Fatigue is a recognized problem in many facets of the human enterprise. It is not confined to any one area of activity but enters all situations in which humans have to perform for extended intervals of time. Most problematic are the circumstances in which obligatory action is continuous and the results of failure are evidently serious or even catastrophic. Therefore, the modern media especially highlights fatigue-related failures in industries such as transportation, materials processing and healthcare. It can be, and indeed is, no coincidence that most of the spectacular failures in process control that have resulted in the world's largest industrial accidents have occurred in the small hours of the morning when the circadian rhythm is lowest and operator fatigue itself peaks. While there have been legislative efforts made at state, federal and international levels to regulate working hours of employees, the appropriate implementation of such legislation is still a long way off. The Handbook of Operator Fatigue provides a comprehensive account of the subject to serve as the definitive reference work for researchers, students and practitioners alike. The volume features 30 chapters written by experts from around the world to address each important facet of fatigue, including: the scale of the fatigue problem (Section I), the nature of fatigue (Section II), how to assess fatigue (Section III), the impact of fatigue on health (Section IV), fatigue in the workplace (Section V), the neurological basis of fatigue (VI), sleep disorders (VII), and the design of countermeasures to fatigue (VIII).
Table of Contents
Contents: Part I Introduction to Operator Fatigue: An overview of operator fatigue, Gerald Matthews, Paula A. Desmond, Catherine Neubauer and P.A. Hancock; An historical view of operator fatigue, James C. Miller; Challenges in fatigue and performance research, Bob Hockey. Part II The Nature of Fatigue: Conceptualizing and defining fatigue, P.A. Hancock, Paula A. Desmond and Gerald Matthews; Individual differences in stress, fatigue and performance, James L. Szalma; Task characteristics and fatigue, Phillip L. Ackerman, Charles Calderwood and Erin Marie Conklin; Fatigue in sports psychology, Timothy David Noakes. Part III Assessment of Fatigue: Approaches to the measurement of fatigue, Christopher Christodoulou; Dimensional models of fatigue, Gerald Matthews, Paula A. Desmond and Edward M. Hitchcock; Models of individual differences in fatigue for performance research, Gerald Matthews, P.A. Hancock and Paula A. Desmond. Part IV The Neuroscience of Fatigue: Neuroscience of sleep and circadian rhythms, Siobhan Banks, Melinda L. Jackson and Hans P.A. Van Dongen; The influence of fatigue on brain activity, Ashley Craig and Yvonne Tran; Cerebral hemodynamic indices of operator fatigue in vigilance, Joel S. Warm, Lloyd D. Tripp, Gerald Matthews and William S. Helton; Biochemical indices of fatigue for anti-fatigue strategies and products, Yasuyoshi Watanabe, Hirohiko Kuratsune and Osami Kajimoto. Part V Performance Effects of Sleep Loss and Circadian Rhythms: Socio-emotional and neurocognitive effects of sleep loss, William D.S. Killgore; Circadian rhythms and mental performance, Jim Waterhouse; Sleep loss and performance, Valerie J. Gawron. Part VI Fatigue and Health: Differentiating fatigue in chronic fatigue syndrome and psychiatric disorders, Leonard A. Jason, Molly Brown, Meredyth Evans and Abigail Brown; Chronic fatigue syndrome, Diane L. Cox; Upper respiratory tract illnesses and fatigue, Andrew P. Smith. Part VII Applied Contexts for Operator Fatigue: Long work hours, fatigue, safety, and health, Roger R. Rosa; Fatigue and road safety: identifying crash involvement and addressing the problem within a safe systems approach, R.F. Soames Job, Andrew Graham, Chika Sakashita and Julie Hatfield; Driver fatigue and safety: a transactional perspective, Catherine Neubauer, Gerald Matthews and Dyani J. Saxby; Understanding and managing fatigue in aviation, John A. Caldwell; Soldier fatigue and performance effectiveness: yesterday, today and tomorrow, Gerald P. Kreuger. Part VIII Operational Countermeasures: Adaptive automation for mitigation of hazardous states of awareness, Chad L. Stephens, Mark W. Scerbo and Alan T. Pope; Countermeasures for driver fatigue, Ann Williamson; Work scheduling, Philip Tucker and Simon Folkard; Avoiding the impact of fatigue on human effectiveness, Jonathan French and Kelly J. Neville; Model-based fatigue risk management, Hans P.A. Van Dongen and Gregory Belenky; Index.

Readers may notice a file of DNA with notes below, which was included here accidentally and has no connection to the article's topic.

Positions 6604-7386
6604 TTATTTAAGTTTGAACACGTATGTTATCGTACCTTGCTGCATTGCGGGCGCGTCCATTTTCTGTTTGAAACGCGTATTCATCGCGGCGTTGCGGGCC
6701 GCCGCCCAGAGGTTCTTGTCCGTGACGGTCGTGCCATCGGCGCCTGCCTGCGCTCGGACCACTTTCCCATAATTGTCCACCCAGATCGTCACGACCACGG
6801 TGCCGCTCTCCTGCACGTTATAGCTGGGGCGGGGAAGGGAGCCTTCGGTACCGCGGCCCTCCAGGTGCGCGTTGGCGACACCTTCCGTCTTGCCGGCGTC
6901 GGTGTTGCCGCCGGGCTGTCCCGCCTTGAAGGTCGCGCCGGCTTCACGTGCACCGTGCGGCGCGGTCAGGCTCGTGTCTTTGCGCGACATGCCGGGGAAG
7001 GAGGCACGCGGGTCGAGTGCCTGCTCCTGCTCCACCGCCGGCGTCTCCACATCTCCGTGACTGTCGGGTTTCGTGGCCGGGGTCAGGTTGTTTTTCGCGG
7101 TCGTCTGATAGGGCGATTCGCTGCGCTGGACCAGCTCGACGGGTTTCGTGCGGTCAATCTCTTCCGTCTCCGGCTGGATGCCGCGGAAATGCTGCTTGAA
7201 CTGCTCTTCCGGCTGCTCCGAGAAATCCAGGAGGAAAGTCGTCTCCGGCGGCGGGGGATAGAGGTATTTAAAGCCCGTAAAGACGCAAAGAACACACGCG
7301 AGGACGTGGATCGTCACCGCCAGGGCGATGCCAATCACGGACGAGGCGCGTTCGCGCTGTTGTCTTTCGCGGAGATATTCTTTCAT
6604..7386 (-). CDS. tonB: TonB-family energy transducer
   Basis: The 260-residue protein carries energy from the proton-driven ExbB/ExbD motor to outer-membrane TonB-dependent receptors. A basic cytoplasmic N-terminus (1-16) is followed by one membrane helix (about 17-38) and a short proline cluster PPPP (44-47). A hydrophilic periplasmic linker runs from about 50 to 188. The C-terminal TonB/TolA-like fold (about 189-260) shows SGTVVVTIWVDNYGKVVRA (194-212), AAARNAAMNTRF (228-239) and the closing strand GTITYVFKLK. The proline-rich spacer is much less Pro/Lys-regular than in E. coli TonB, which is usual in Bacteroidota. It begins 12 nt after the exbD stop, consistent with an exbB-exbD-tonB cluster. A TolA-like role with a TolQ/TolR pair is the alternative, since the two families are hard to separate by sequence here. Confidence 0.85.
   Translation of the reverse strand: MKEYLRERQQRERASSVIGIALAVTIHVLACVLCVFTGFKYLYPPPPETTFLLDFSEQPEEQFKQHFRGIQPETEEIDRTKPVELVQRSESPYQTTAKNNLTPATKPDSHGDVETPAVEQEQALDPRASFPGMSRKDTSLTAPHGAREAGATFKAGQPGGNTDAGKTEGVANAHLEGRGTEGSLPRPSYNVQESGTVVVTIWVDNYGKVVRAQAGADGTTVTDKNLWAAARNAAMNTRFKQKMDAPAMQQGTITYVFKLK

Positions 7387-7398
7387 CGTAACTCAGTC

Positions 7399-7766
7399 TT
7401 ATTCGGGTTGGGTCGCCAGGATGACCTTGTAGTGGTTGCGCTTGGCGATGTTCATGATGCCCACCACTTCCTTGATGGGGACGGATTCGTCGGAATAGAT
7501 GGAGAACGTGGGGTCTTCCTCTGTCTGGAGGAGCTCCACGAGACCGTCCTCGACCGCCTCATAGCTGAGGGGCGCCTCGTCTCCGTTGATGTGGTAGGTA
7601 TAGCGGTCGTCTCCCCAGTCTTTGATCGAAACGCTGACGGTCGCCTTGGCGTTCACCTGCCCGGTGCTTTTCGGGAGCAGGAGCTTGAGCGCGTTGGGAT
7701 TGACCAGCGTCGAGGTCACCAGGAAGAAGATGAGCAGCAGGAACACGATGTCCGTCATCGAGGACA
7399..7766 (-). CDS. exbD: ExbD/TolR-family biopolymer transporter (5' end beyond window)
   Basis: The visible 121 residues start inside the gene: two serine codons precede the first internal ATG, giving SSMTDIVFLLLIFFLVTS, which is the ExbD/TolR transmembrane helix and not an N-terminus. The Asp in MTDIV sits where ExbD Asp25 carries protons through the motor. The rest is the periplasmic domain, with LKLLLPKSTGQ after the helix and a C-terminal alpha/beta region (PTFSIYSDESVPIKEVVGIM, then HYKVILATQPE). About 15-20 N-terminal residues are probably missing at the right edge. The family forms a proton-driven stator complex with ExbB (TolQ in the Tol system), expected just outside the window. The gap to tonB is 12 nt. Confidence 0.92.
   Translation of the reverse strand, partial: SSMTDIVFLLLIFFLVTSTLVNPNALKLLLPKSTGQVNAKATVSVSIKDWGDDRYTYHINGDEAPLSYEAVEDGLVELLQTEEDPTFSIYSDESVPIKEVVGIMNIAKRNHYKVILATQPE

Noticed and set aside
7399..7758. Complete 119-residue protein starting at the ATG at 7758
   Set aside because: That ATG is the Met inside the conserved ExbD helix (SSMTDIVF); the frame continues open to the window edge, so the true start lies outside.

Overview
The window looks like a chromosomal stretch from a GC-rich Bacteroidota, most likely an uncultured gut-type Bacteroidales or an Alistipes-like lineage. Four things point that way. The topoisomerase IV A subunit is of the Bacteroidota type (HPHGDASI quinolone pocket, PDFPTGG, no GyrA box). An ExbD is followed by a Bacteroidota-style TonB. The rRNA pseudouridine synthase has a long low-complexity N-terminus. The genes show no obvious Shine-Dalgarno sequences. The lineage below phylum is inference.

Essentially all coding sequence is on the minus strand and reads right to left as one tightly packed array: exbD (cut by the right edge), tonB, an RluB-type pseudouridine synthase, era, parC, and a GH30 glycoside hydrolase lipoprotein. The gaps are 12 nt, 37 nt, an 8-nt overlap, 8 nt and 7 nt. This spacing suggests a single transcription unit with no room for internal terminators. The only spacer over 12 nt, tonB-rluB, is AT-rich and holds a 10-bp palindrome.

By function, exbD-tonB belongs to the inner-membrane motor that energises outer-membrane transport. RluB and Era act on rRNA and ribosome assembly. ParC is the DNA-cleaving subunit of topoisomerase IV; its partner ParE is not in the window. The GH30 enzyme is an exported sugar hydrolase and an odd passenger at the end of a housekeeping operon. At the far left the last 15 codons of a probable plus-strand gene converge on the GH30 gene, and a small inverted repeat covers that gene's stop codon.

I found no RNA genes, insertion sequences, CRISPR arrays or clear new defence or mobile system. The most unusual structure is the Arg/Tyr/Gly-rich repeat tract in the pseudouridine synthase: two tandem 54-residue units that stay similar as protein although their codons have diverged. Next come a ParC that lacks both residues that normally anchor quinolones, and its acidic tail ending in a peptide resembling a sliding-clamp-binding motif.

’This is a comprehensive, academic account of a ’hidden killer’ and one which deserves study. More than that though, organisations should take its lessons to heart and act on them.’ The ROSPA Occupational Safety & Health Journal, January 2013